Risks associated with the transport of chemicals and plastics in ever-larger container ships need to be addressed, say the authors of the first public study into the impacts on people and the environment of toxic chemicals released during X-Press Pearl disaster, where the vessel caught fire May 20, 2021 and sank June 2, 2021 off the coast of Colombo, Sri Lanka.
The report is published February 7 by International Pollutants Elimination Network (IPEN) and The Centre for Environmental Justice (CEJ).
Over 80 of the 1,486 containers on board the ship contained dangerous goods. Full details of the cargo are not publicly available, and no-one knows exactly what was spilled from the container ship. The ship was carrying 1,680 tons of plastic pellets. After the incident, dead fish, turtles, dolphins, and whales washed up on local beaches, along with huge quantities of plastic pellets. Fishing bans were imposed and clean-up operations began.
To better understand the potential toxicity of the plastic pollution, CEJ collected samples of pellets and ‘burnt lumps’ (plastic debris from the ship) from four coastal locations. The samples were analyzed for heavy metals, benzotriazole UV (BUV) stabilizers, per- and polyfluoroalkyl substances (PFAS), bisphenols, and polyaromatic hydrocarbons (PAHs).
The analytical results tell a tale of pollutants matching the complexity of the ship’s cargo. Importantly, they confirm that the consequences of the spill are not just physical hazards, but also chemical in nature.
The health and environmental effects of the different chemicals, metals, and plastics include corrosion, cancer, and endocrine disruption. For some of the substances present, no exposure limits can be considered safe; also, some of the chemicals persist in the environment. Particularly concerning were the levels found for PAHs, which far exceeded safe limits set in the EU.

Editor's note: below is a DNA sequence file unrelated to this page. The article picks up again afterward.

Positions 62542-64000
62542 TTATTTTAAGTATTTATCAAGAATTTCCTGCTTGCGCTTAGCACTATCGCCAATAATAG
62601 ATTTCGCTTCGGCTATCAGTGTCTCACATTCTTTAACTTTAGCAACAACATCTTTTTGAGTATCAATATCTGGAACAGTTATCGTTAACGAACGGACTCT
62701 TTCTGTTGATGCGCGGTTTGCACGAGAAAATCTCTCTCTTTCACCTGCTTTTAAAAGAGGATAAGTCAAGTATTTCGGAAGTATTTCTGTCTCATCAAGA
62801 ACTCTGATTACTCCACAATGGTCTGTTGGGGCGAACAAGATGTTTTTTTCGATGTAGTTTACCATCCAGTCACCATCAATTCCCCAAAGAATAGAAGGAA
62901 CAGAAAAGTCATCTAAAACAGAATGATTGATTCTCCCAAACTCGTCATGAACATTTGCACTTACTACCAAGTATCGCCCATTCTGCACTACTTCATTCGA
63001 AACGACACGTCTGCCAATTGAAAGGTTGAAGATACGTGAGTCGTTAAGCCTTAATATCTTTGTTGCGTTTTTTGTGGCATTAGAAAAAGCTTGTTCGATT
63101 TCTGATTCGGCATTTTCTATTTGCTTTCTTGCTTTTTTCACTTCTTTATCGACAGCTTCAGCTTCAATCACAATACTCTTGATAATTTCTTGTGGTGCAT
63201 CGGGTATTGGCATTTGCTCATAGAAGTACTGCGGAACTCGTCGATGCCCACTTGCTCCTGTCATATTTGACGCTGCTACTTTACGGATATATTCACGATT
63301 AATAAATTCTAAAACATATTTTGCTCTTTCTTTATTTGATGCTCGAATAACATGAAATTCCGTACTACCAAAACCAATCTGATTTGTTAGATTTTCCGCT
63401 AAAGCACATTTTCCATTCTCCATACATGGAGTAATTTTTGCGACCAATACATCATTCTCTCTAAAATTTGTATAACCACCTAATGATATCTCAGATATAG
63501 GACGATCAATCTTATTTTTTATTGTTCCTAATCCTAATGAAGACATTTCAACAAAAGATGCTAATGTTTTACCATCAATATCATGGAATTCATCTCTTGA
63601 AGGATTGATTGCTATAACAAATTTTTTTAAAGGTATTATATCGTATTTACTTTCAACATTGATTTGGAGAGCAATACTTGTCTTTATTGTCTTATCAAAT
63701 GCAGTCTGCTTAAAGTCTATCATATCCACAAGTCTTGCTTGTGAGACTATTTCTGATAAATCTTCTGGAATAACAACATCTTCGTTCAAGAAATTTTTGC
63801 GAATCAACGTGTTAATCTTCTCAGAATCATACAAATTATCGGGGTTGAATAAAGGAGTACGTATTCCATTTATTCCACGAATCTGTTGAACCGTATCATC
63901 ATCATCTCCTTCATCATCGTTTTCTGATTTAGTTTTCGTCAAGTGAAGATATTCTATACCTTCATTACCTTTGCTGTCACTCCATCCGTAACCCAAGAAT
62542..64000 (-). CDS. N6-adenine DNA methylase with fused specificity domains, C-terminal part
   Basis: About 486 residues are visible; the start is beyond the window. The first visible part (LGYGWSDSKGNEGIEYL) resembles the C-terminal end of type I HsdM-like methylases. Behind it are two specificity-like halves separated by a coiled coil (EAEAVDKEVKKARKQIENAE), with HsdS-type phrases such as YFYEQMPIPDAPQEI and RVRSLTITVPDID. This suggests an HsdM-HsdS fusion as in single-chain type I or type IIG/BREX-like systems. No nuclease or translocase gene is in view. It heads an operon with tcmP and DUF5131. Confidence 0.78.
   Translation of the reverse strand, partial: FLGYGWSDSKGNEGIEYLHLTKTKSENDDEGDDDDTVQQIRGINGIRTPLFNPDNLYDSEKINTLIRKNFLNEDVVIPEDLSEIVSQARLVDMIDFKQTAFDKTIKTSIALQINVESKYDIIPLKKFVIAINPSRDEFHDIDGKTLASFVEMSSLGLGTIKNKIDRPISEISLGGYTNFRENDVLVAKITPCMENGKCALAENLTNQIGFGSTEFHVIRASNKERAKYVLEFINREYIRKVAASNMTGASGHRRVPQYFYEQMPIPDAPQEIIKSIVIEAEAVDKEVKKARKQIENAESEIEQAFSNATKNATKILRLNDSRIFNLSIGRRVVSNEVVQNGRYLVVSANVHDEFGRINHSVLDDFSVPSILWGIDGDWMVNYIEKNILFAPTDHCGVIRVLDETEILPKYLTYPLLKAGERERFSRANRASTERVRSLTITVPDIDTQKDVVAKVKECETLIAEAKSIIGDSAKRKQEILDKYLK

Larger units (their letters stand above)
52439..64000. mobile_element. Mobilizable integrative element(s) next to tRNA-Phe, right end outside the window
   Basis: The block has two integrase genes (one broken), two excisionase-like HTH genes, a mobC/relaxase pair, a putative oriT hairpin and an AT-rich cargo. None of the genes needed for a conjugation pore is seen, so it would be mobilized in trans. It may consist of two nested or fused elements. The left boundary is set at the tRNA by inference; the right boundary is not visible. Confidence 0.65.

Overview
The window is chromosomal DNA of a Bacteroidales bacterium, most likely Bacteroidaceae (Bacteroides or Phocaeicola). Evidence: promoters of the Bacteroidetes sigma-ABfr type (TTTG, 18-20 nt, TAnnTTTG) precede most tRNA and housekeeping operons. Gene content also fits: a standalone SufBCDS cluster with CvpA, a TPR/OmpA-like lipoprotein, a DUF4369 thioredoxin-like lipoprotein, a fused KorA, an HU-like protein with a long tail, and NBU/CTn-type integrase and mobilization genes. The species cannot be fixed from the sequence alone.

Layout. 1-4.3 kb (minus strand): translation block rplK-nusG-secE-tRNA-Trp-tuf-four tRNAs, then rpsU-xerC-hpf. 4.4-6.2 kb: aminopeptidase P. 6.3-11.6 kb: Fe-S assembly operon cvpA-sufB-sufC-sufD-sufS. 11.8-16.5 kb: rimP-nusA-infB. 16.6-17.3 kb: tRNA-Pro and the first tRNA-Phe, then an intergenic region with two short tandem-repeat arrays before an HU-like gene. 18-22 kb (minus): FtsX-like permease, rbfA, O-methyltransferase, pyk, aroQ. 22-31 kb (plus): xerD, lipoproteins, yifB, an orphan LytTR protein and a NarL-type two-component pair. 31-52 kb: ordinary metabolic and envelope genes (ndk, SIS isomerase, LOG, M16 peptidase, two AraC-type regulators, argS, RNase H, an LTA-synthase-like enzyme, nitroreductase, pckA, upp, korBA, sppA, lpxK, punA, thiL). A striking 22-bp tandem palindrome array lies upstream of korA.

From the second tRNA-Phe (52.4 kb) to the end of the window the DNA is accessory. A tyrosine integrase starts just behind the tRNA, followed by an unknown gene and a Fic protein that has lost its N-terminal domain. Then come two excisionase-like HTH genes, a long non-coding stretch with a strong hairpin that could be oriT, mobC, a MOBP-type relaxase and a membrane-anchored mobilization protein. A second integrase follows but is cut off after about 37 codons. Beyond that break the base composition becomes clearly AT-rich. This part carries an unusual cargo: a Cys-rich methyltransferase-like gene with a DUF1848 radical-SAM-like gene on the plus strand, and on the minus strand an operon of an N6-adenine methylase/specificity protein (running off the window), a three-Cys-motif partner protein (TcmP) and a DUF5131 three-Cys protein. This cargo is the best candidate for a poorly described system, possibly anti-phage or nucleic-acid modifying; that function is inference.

In addition to assessing the chemical pollutants and their potential consequences, IPEN and CEJ met with communities in three affected coastal areas and conducted a survey with over 100 participants.
The fishing communities tell of lost income, destroyed nets, decreased catch, changes in the sea, and in some cases allergic symptoms following the accident.
“The X-Press Pearl disaster reveals the complexity of shipping chemicals. All steps should be under scrutiny to ensure this accident is not repeated. Our report shows these accidents have huge consequences on the environment and economies,” says Chalani Rubesinghe, project planning and management officer with CEJ.
Therese Karlsson, IPEN science and technical advisor, adds: “Around 90% of the world trade in goods is shipped by sea. As container ships are becoming bigger and transporting increasingly complex mixtures of chemicals, this incident must be considered the oil spill of our times. To protect coastal communities, it is therefore crucial that prevention, mitigation, and regulatory measures are adapted to tackle the risks associated with today’s shipping patterns.”
IPEN and CEJ point out that current legislation and practices are insufficient to mitigate the risks of poorly packaged chemicals and the sheer number of different chemicals transported by container ships.
The International Maritime Organization’s Maritime Safety Commission is currently discussing how to address the loss of plastic pellets at sea and better track containers lost at sea. Currently around 1,000 containers are lost each year.
Sri Lanka has submitted a proposal to classify plastic pellets as hazardous substances, and Vanuatu has presented one addressing the reporting of containers lost at sea.
“It is significant that developing island states located along the busiest maritime routes are taking a lead here. As global trade grows, their coastal communities are threatened by toxic chemicals and plastic pollution from shipping incidents that could cause them long-lasting or irreversible damage,” says Hemantha Withanage, Senior Advisor, Centre for Environmental Justice/Chairman, Friends of the Earth International.